Sometimes brochures work.

Stacey Carolina had never heard of Johnson University until she received a brochure in the mail. She had planned to attend community college near her home in North Carolina, but she felt the opportunity at Johnson was “God-ordained” and began her undergraduate studies in education in 1995.

“Our cohort was like a small group,” she says. “We were close and worked well together, and the faculty cared about us and were very involved in our learning. Dr. Templar was hard on us, but it made us more successful. She did not play games, she told us what we needed to do, and she made us work hard. Today I’m so grateful!”

She graduated in 2000 with both her undergraduate degree and her master’s degree in holistic education and returned to her home state to begin teaching. “The master’s degree was a great decision!” she says. “North Carolina ended pay increases for teachers who earned master’s degrees after 2013; I’m grateful I was able to earn mine as part of my time at Johnson.”

Stacey did her student teaching in kindergarten, the grade she had always wanted to teach, and began her career in a kindergarten classroom. However, shortly after beginning the school year, Stacey was moved to fifth grade and has spent most of her career in fourth- and fifth-grade classrooms. Today, she teaches fifth-grade language arts at Union Hill Elementary School in High Point, North Carolina.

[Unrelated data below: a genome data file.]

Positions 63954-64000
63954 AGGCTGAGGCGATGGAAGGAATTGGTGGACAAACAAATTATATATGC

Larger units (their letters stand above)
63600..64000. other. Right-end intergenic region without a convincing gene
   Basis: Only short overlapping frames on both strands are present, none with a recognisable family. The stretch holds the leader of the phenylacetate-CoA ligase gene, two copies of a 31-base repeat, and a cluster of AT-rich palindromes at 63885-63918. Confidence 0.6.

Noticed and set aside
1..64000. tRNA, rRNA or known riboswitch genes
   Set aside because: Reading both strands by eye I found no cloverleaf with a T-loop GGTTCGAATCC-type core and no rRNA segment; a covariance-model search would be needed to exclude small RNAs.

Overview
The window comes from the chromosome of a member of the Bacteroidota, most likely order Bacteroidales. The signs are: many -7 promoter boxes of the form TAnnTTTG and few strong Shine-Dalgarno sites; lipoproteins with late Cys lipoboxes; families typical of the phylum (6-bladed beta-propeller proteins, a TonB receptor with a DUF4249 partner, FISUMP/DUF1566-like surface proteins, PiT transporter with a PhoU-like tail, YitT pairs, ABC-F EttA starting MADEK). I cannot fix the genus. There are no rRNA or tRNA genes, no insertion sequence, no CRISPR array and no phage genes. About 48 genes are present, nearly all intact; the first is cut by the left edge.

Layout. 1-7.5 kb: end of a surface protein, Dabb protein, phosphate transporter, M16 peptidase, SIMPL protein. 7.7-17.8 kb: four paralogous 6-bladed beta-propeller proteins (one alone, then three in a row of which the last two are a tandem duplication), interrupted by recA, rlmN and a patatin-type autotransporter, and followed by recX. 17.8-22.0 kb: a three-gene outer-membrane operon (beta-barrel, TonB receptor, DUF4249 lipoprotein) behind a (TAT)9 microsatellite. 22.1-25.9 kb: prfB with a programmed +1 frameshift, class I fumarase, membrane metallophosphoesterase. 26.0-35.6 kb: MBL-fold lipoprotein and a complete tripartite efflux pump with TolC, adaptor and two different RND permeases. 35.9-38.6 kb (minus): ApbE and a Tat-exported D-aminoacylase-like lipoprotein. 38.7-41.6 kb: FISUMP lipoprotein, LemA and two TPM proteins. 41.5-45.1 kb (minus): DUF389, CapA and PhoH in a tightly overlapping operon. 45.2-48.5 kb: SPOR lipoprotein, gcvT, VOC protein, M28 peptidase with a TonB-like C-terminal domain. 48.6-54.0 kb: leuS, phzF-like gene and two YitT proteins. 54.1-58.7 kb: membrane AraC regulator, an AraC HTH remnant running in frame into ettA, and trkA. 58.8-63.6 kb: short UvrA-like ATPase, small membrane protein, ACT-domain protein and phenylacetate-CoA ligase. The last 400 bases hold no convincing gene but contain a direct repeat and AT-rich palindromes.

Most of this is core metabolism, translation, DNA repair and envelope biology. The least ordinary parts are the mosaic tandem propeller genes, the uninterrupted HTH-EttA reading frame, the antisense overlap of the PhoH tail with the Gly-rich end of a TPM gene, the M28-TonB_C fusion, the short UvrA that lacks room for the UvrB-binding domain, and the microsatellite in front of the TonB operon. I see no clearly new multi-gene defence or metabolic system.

“One thing I love about Johnson’s program is it prepared us to go into any setting,” she says. “We did field experiences and internships in urban Title I schools, which is the type of school I work in today. These can be challenging for new teachers, but we were ready. At the same time, we also did fieldwork in more resourced school districts. We had opportunities to experience a variety of classrooms, reflect on our learning, and apply it right away.”